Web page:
It's hard to make sense of any of these questions, but it is worth recalling that a private test is not as hermetically sealed an environment as the teams might wish. Along with the team the rider, there are the circuit staff (medical staff and corner workers have to be present, though in much smaller numbers), security staff, often an IRTA observer, staff from Dorna producing the video snippets that appear on the MotoGP.com websites, and photographers, either from Dorna or from the agency that provides photos to the team. Keeping a secret among a small group of closely related individuals is hard enough, but when there are upwards of 50 people wandering around the circuit in various places - almost all of whom have a close interest in motorcycle racing - news is almost certain to leak out.
The smart teams allow such news to leak out, usually by leaking it themselves, spun in a particular direction to suit their own ends. Sometimes those times will be accurate, sometimes they'll be either higher or lower than the times actually recorded, depending on what the teams hope to achieve. And so we find ourselves here, speculating on who has the most accurate information, and what it all means.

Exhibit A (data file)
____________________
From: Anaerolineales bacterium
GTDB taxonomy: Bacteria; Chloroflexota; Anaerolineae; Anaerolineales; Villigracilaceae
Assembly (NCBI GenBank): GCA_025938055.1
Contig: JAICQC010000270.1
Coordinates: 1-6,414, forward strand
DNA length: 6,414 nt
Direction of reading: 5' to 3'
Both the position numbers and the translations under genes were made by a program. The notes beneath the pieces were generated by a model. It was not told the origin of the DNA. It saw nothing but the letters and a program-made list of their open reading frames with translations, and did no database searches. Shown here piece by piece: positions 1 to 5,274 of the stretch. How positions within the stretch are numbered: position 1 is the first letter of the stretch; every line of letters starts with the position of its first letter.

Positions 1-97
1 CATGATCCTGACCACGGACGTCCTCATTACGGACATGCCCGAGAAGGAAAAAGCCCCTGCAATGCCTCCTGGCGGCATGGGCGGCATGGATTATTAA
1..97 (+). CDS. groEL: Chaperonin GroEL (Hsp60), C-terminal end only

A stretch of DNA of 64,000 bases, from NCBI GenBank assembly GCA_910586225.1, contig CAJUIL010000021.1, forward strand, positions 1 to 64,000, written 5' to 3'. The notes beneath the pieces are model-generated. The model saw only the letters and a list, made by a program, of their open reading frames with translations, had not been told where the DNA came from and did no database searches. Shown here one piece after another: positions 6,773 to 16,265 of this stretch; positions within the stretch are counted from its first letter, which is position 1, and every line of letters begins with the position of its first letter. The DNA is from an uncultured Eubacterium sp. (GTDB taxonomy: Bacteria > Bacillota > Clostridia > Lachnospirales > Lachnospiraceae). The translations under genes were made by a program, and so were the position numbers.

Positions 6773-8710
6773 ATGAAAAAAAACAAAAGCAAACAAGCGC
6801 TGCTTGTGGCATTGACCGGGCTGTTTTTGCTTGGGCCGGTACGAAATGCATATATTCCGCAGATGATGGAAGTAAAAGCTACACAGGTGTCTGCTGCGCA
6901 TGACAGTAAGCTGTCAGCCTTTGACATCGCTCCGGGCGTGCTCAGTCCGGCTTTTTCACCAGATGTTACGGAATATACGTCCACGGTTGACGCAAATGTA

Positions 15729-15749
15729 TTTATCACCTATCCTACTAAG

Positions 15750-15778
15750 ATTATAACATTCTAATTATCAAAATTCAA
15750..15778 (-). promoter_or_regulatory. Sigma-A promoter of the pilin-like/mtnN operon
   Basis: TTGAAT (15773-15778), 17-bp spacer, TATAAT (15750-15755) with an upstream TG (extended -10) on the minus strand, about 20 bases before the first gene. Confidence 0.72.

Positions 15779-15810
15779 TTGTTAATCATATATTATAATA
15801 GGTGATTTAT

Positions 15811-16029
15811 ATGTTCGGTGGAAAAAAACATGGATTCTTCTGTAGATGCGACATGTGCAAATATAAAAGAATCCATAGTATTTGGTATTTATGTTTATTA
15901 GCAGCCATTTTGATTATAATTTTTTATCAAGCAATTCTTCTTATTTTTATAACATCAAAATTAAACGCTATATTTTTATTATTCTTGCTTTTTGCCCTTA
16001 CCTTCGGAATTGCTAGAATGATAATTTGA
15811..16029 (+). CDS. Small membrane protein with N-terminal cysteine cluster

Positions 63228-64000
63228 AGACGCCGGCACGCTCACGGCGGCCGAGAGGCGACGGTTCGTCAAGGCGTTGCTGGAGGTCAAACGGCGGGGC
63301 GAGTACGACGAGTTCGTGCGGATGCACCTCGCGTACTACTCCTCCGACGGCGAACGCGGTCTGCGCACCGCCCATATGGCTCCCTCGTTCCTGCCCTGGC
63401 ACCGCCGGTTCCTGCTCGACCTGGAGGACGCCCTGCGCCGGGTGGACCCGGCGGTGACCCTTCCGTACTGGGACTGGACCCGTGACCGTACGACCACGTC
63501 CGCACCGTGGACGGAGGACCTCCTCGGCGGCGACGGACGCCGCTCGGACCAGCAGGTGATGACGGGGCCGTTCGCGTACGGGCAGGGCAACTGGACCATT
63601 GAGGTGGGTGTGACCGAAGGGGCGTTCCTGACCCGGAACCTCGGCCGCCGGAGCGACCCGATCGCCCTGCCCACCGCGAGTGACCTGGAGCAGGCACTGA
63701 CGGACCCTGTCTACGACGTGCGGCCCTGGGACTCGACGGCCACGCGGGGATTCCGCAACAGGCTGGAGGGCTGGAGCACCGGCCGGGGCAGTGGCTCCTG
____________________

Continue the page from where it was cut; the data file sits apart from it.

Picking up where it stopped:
It's been a frustrating situation for all concerned, and my own investigations have shed only a little clarity on the real times. Two reliable sources say that Rossi was close to Stoner's times: Dennis Noyes - a paddock veteran with deep connections both inside the Jerez circuit and at Ducati - stated on Twitter that his sources had Rossi and Stoner on similar times, and more importantly, Rossi had left the circuit "smiling like a Cheshire cat." Another source with a line into Ducati claimed that Rossi's times at Jerez had been just 0.2 seconds slower than Stoner's set on the Honda back in May. This second source puts Rossi's times on the Ducati well below a 1'39, much closer to a 1'38.0 or possibly even a high 1'37. Whether that is close to Stoner's times or not, that kind of pace on a brand new chassis being given its first outing by a rider is outstanding, and promises much for the future. Noyes' reports of Rossi grinning like a Cheshire cat could well be highly reliable, not so much because of the times set, but perhaps because of the improved front-end feel, the one thing he has complained about all year. The point of the aluminium twin spar is to give him confidence and feedback from the front tire; that is what has been holding him - and every other Ducati rider - back in 2011.